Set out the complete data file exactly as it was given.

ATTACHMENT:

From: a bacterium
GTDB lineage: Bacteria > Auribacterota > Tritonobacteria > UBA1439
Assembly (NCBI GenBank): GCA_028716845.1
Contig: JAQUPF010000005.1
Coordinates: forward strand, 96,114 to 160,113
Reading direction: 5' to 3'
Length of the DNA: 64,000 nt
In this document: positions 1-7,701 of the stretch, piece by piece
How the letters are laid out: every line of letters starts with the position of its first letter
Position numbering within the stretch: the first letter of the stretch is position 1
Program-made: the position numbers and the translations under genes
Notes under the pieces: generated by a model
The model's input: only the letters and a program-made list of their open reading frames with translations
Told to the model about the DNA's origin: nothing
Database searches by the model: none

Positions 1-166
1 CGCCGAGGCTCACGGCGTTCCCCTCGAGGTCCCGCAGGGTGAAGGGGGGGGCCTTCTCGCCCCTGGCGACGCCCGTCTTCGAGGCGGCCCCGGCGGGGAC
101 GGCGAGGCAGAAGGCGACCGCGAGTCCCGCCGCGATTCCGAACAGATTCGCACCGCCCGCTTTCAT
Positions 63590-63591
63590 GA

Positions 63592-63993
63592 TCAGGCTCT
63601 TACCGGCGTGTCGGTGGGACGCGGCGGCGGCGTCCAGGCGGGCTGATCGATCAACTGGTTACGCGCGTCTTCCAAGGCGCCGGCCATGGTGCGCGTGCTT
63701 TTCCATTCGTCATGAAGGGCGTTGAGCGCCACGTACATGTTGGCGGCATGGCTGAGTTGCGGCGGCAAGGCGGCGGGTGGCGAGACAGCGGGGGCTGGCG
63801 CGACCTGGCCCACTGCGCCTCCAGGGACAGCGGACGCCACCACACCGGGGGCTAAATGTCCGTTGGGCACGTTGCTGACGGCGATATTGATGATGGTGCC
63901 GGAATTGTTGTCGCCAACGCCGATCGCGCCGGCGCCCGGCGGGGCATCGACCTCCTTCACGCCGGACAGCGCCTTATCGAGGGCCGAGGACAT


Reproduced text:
From: a bacterium
GTDB lineage: Bacteria > Auribacterota > Tritonobacteria > UBA1439
Assembly (NCBI GenBank): GCA_028716845.1
Contig: JAQUPF010000005.1
Coordinates: forward strand, 96,114 to 160,113
Reading direction: 5' to 3'
Length of the DNA: 64,000 nt
In this document: positions 1-7,701 of the stretch, piece by piece
How the letters are laid out: every line of letters starts with the position of its first letter
Position numbering within the stretch: the first letter of the stretch is position 1
Program-made: the position numbers and the translations under genes
Notes under the pieces: generated by a model
The model's input: only the letters and a program-made list of their open reading frames with translations
Told to the model about the DNA's origin: nothing
Database searches by the model: none

Positions 1-166
1 CGCCGAGGCTCACGGCGTTCCCCTCGAGGTCCCGCAGGGTGAAGGGGGGGGCCTTCTCGCCCCTGGCGACGCCCGTCTTCGAGGCGGCCCCGGCGGGGAC
101 GGCGAGGCAGAAGGCGACCGCGAGTCCCGCCGCGATTCCGAACAGATTCGCACCGCCCGCTTTCAT
Positions 63590-63591
63590 GA

Positions 63592-63993
63592 TCAGGCTCT
63601 TACCGGCGTGTCGGTGGGACGCGGCGGCGGCGTCCAGGCGGGCTGATCGATCAACTGGTTACGCGCGTCTTCCAAGGCGCCGGCCATGGTGCGCGTGCTT
63701 TTCCATTCGTCATGAAGGGCGTTGAGCGCCACGTACATGTTGGCGGCATGGCTGAGTTGCGGCGGCAAGGCGGCGGGTGGCGAGACAGCGGGGGCTGGCG
63801 CGACCTGGCCCACTGCGCCTCCAGGGACAGCGGACGCCACCACACCGGGGGCTAAATGTCCGTTGGGCACGTTGCTGACGGCGATATTGATGATGGTGCC
63901 GGAATTGTTGTCGCCAACGCCGATCGCGCCGGCGCCCGGCGGGGCATCGACCTCCTTCACGCCGGACAGCGCCTTATCGAGGGCCGAGGACAT